Lightning hits Winnipeg apartment during thunderstorm

A booming and unexpected thunderstorm that packed fierce lightning and heavy rain barged through Winnipeg Friday morning.
A truck makes its way through the pouring rain on Portage Avenue. (Darren Bernhardt/CBC)

A booming and unexpected thunderstorm that packed fierce lightning and heavy rain barged through Winnipeg Friday morning.

The sudden drenching hit at about 9 a.m. and caught a lot of people off-guard, coming on the heels of nearly two weeks of hot, dry weather.

Emergency crews were called to an apartment complex in The maples after it was struck by lightning on Friday. (CBC)
The rain pounded down for about an hour and the storm knocked out power to several areas. Just before 10 a.m., lightning struck an apartment complex on Adsum Drive in The Maples neighbourhood.

One man who lives in the building told CBC News he heard a loud bang and saw a lightning flash. He said smoke could then be seen coming out of a third-floor laundry room.

Chuck Darling was sitting at his kitchen table in the building when the lightning hit.

"Knocked [the] fire alarms off," he said. "I was scared. Kind of nervous from the thunder. Not very often that I get that nervous."

Darling said he had seen the storm approaching. 

"I had just come from the store. Told the wife, I says 'there's black clouds over there, like blacker than billy be darned.' Hell, I knew it was coming."

No one was hurt but roads were blocked in the area for a while as emergency crews evacuated the building and investigated for fires.

A lightning strike on a hydro pole was also blamed for leaving more than 2,000 customers without power in north Winnipeg.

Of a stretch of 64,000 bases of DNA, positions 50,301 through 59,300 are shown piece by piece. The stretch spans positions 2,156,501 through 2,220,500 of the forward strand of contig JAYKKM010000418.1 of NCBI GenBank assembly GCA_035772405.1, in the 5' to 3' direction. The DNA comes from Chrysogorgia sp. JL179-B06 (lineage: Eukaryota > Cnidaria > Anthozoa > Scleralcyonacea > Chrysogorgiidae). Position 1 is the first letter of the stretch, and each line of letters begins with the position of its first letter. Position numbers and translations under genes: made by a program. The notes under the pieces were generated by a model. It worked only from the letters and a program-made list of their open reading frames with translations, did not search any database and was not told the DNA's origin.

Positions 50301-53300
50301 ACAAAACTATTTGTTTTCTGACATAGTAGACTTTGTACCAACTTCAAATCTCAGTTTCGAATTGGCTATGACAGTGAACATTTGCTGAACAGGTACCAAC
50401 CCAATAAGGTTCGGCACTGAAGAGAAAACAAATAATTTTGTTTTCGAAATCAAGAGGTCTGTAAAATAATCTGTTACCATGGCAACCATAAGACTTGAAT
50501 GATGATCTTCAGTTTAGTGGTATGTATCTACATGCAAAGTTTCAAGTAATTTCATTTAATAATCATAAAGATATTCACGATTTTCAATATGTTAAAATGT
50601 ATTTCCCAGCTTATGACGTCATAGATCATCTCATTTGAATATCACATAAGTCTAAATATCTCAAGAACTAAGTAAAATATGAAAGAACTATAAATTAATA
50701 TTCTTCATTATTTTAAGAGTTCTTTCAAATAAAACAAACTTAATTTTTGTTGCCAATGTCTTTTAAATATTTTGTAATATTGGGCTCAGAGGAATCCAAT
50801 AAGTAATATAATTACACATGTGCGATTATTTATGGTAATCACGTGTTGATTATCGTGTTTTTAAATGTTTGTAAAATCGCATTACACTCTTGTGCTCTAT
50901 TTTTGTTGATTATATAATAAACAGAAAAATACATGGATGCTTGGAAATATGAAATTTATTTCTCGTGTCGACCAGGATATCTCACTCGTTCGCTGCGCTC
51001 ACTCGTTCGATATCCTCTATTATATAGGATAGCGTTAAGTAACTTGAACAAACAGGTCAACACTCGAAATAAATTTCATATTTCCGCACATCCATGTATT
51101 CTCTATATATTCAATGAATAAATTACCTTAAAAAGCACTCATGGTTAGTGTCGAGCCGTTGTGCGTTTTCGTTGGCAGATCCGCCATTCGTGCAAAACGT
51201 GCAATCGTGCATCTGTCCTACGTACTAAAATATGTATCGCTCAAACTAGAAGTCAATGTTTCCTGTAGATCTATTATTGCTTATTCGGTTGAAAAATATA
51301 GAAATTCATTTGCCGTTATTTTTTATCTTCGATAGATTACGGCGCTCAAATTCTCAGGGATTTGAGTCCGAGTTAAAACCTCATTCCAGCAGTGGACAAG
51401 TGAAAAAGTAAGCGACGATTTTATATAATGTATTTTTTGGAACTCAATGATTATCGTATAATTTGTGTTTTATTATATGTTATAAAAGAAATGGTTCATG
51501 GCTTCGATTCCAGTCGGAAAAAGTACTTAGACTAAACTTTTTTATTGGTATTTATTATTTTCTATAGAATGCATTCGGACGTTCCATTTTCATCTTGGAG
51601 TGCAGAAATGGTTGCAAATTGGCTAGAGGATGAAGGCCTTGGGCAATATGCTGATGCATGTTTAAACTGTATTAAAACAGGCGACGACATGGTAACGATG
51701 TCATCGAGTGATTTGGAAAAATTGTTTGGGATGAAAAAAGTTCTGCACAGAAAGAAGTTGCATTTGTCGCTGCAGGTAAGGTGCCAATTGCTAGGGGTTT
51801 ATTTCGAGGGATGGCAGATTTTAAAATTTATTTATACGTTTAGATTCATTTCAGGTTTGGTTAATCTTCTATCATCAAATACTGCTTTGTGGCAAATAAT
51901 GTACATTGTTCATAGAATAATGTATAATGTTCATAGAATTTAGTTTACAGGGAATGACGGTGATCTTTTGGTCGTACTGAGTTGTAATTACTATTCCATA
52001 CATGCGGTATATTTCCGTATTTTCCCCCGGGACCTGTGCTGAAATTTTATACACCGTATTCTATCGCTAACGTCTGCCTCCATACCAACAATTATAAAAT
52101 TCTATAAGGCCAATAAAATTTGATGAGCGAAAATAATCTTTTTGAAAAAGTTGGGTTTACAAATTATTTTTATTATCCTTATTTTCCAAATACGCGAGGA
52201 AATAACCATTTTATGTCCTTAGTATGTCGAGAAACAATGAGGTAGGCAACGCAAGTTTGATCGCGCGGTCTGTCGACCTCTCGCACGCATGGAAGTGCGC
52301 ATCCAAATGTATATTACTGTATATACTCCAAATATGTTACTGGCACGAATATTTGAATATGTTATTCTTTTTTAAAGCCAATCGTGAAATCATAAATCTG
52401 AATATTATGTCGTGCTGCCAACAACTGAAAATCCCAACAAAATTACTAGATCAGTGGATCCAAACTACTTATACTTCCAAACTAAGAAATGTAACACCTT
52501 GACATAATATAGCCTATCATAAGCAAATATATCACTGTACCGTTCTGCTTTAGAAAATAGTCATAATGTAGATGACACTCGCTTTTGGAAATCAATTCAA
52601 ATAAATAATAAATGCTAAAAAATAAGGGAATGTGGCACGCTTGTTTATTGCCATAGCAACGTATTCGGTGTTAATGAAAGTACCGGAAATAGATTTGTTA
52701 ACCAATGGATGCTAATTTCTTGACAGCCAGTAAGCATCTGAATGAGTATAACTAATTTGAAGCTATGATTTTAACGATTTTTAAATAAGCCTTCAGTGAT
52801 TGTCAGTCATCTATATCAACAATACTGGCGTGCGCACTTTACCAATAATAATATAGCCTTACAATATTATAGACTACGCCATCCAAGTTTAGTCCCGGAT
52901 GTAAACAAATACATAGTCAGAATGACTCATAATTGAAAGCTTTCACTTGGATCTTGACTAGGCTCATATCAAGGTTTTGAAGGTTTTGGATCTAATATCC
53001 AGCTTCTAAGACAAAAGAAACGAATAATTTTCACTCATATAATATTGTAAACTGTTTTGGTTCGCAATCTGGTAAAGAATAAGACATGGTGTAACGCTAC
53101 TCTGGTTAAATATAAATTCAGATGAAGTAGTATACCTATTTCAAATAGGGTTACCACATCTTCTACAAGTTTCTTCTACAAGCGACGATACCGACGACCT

The skies opened up over Winnipeg on Friday morning, drenching the city. (Darren Bernhardt/CBC)
Scott Powell with Manitoba Hydro said it affected an area from Redwood Avenue to Church Avenue and west of the Red River to St. Andrews Street.

Another 500 people were also without power in the Windsor Park area after another likely lightning strike there.

"There's always the possibility that you get a lightning strike on a pole which could either break a pole, burn it, cause one of our protection systems to engage and trip the line out or burn off an insulator," Powell said.

The rain eased up by 10:30 a.m. and a hot, humid afternoon is expected with temperatures hitting 31 C, according to CBC meteorologist John Sauder.

Rain will likely return on Saturday but not until late, most likely overnight into Sunday, Sauder said. Again, it will be hot and humid on Saturday at 29 C.

Temperatures will slip a bit during the early part of the week to 24 C or 25 C but then soar again by Wednesday and Thursday, reaching back up to 28 C.